5. Muscle Groups Involved: Even if all of the previous factors favored The Shake Weight, there's one major problem with it: only the biceps, triceps, forearms, pecs, and deltoids are used.  That leaves all of the back, hips, legs, and abs with nothing.  Muscles hypertrophy the most when all are being exercised, so even those in the arms and chest will not experience the full growth possible due to the lack of other large muscle stimulation.  The Shake Weights come with DVDs for full body workouts to do in addition to the regular Shake Weight workout, but there goes the claim that you have to exercise just six minutes per day.  

While the commercials are certainly entertaining and the simplicity of using one product and one single exercise sound appealing, The Shake Weight has major flaws in the absence of negative resistance, a minimal range of motion, a lack of intensity, and the absence of a workout for most of the major muscle groups.  Also, when terms like "tone" and "sculpt" are used, they are speaking about fat loss as much as muscle development, and fat loss is mainly due to improvements in the diet (specifically, removing foods from your diet).  Infomercials rarely display effective workout products, and The Shake Weight is no exception.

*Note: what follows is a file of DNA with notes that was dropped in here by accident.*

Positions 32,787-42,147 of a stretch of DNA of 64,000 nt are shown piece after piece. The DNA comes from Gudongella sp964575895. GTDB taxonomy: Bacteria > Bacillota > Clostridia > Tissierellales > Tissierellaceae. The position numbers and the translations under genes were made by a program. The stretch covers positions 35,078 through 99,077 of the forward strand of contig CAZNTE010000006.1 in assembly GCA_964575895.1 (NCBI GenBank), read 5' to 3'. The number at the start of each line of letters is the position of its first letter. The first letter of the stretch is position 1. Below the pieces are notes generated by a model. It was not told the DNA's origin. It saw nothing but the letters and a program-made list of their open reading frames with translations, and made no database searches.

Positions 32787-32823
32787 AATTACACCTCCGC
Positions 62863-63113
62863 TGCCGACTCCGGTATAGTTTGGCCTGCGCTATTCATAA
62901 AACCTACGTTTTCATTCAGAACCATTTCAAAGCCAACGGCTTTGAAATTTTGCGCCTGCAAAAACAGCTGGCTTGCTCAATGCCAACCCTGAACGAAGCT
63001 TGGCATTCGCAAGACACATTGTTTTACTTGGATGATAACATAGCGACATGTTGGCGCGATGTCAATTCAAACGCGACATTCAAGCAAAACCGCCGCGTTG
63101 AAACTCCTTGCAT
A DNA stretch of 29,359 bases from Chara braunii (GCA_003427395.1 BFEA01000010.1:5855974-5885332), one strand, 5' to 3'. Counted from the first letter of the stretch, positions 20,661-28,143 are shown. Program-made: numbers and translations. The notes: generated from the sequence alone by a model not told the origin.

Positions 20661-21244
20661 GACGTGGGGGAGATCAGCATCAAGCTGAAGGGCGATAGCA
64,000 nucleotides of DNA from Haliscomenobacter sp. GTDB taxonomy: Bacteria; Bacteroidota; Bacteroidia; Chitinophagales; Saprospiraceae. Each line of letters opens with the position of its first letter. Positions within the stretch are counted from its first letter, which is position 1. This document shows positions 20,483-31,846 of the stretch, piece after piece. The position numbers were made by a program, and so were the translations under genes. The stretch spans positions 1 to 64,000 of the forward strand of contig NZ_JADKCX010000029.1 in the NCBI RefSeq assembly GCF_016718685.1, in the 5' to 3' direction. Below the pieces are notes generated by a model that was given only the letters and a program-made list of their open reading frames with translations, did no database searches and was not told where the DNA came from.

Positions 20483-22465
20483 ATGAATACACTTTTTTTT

Floriana said...

I rarely watch TV and didn't get to see this wonder of modern exercise science until now. So ridiculous it's funny. But people will buy anything, just as long as it promises to save them from the old fashioned hard work.

Dr. Sean Preuss said...


You have been missing out! The Shake Weight is a fantastic source of comedy for the US and Canada:

Seriously though, it is ridiculous. It's a perfect way to take advantage of the many people here who only care about how a few parts of their body looks (abs, arms, etc.).

Floriana said...

Too funny!

Don't know what's up with people only concentrating on specific body parts. A lot of men in my gym have big arms, shoulders and back but tiny legs and all I ever see them do are upper body workouts. I don't get it.

Dr. Sean Preuss said...

It's sad to hear that the approach of working out only some areas is not just a North American thing. Many men in mainstream gyms here also do the upper body workouts only. I have had a fair amount of clients, male and female, who have no interest in the total picture, just nice-looking abs, arms, or thighs. I don't get it as well. Fortunately I get the chance to educate them on the importance of a total body workout.